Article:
In 1787 the United States of America Constitution, written by America’s forefathers, established a revised plan of government for the United States of America. The United States of America Constitution proclaims its purpose in its Preamble: “We the People of the United States, in Order to form a more perfect Union, establish Justice, insure domestic Tranquility, provide for the common defence, promote the general Welfare, and secure the Blessings of Liberty to ourselves and our Posterity, do ordain and establish this Constitution for the United States of America.” After the Preamble, the Constitution creates separation of power by dividing the government into three separate branches. These branches include the executive branch, the bicameral legislative branch and judicial branch. In order to ensure that no branch were to overpower the other two branches, the forefathers of the United States of America created a system of checks and balances. Because the United States of America Constitution created the separation of power that is supported by a system of checks and balances, the United States of America government is arranged in a manner that allows for a well-organized, competent, and able government to govern the people.
Prior to the Constitution, the thirteen states were bound together by the Articles of Confederation. These were in essence a military alliance between sovereign nations adopted to better fight the Revolutionary War. 11. Bill of Rights: the first ten amendments to the US Constitution, ratified in 1791 and guaranteeing such rights as the freedoms of speech, assembly, and worship. Critical to United States History.
The Constitution established the structure of the Government and a written set of rules to stabilizes the conduct of the government . The Constitution was ratified in 1788 in Philadelphia. After long diatribe and political battle between the Federalists and the Anti-Federalists, they finally came to and Agreement. The Constitution divided the national government into three branches; Legislative, Executive, and Judicial. The government is based upon the principles of separation of powers and checks and balances even though in practice many powers and functions interchanged and are shared.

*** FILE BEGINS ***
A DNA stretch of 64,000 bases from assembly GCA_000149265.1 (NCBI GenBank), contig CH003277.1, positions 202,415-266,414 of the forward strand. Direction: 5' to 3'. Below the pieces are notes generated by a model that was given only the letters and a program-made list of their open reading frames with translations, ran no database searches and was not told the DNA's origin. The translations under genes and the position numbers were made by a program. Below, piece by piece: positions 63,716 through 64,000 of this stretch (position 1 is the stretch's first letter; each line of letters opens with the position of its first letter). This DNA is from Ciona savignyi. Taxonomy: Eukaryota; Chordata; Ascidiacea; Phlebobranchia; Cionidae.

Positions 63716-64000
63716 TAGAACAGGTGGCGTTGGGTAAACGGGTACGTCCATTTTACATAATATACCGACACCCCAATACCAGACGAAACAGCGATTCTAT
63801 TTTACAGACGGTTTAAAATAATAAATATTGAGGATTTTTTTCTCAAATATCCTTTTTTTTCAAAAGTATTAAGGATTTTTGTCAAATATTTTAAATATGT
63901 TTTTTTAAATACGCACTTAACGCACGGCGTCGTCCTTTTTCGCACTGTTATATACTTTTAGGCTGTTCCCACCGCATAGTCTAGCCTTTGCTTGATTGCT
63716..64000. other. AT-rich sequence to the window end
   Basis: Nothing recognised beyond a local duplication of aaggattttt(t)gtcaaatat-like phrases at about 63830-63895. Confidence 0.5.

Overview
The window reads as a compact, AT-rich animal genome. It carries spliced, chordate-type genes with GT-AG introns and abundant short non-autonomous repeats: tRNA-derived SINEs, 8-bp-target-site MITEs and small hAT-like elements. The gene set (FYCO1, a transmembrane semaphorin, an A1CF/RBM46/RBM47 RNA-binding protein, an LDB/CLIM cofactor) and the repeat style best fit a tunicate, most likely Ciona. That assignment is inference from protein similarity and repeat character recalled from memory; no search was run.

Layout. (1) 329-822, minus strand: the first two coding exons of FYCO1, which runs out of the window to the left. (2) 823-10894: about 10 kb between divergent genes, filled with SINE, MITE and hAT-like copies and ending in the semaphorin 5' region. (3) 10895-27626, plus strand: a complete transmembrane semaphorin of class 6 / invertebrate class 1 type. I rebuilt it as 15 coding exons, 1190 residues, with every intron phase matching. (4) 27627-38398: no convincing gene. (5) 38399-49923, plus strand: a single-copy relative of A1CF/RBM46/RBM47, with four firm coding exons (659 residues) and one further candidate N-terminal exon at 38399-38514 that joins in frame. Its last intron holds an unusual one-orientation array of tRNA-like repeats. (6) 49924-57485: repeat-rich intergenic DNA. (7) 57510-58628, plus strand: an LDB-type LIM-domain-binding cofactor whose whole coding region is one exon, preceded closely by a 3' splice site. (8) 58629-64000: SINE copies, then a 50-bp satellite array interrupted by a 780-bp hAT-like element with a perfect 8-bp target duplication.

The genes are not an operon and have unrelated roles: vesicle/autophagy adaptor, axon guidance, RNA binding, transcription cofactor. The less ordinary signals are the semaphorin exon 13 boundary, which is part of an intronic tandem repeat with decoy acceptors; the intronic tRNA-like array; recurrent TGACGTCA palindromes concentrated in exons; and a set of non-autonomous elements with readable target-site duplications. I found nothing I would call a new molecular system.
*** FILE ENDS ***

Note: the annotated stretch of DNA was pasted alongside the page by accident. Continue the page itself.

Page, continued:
Branches of Government 222 years ago, the United States government was created, thanks to a little document known as the Constitution. Within the Constitution, three branches of government were created; the Executive, Legislative, and Judicial. Each of these branches have checks upon each other and keep the country running like a well-oiled machine. Of the three branches, the first one to be outlined in the Constitution is the Legislative branch. This branch serves many purposes regarding the formation of the nation's laws.
The three branches of the federal government, legislative, executive, and judicial, were created for a couple of reasons. First, it is important to understand the state of mind surrounding the government’s creation. The colonies had won their independence from England in the Revolutionary War and formed a union of thirteen states governed by the provisions laid out in the Articles of Confederacy.... ... middle of paper ... ...e, the experiment has been a success. There has not yet been a hostile take over by a foreign or domestic power…..that we know of anyhow. ;) References The Three Branches Of Government, http://www.evgschool.org/three_branches_of_government.htm retreived on April 21st, 2007 Three Branches Of Government, http://www.voteutah.org/learning/government/three_branches.html retreived on April 21st, 2007 Security and Prosperity Partnership Of North America, http://www.spp.gov/prosperity_agenda/index.asp?dName=prosperity_agenda, retreived on April 21st, 2007 Jordan, T. (2007).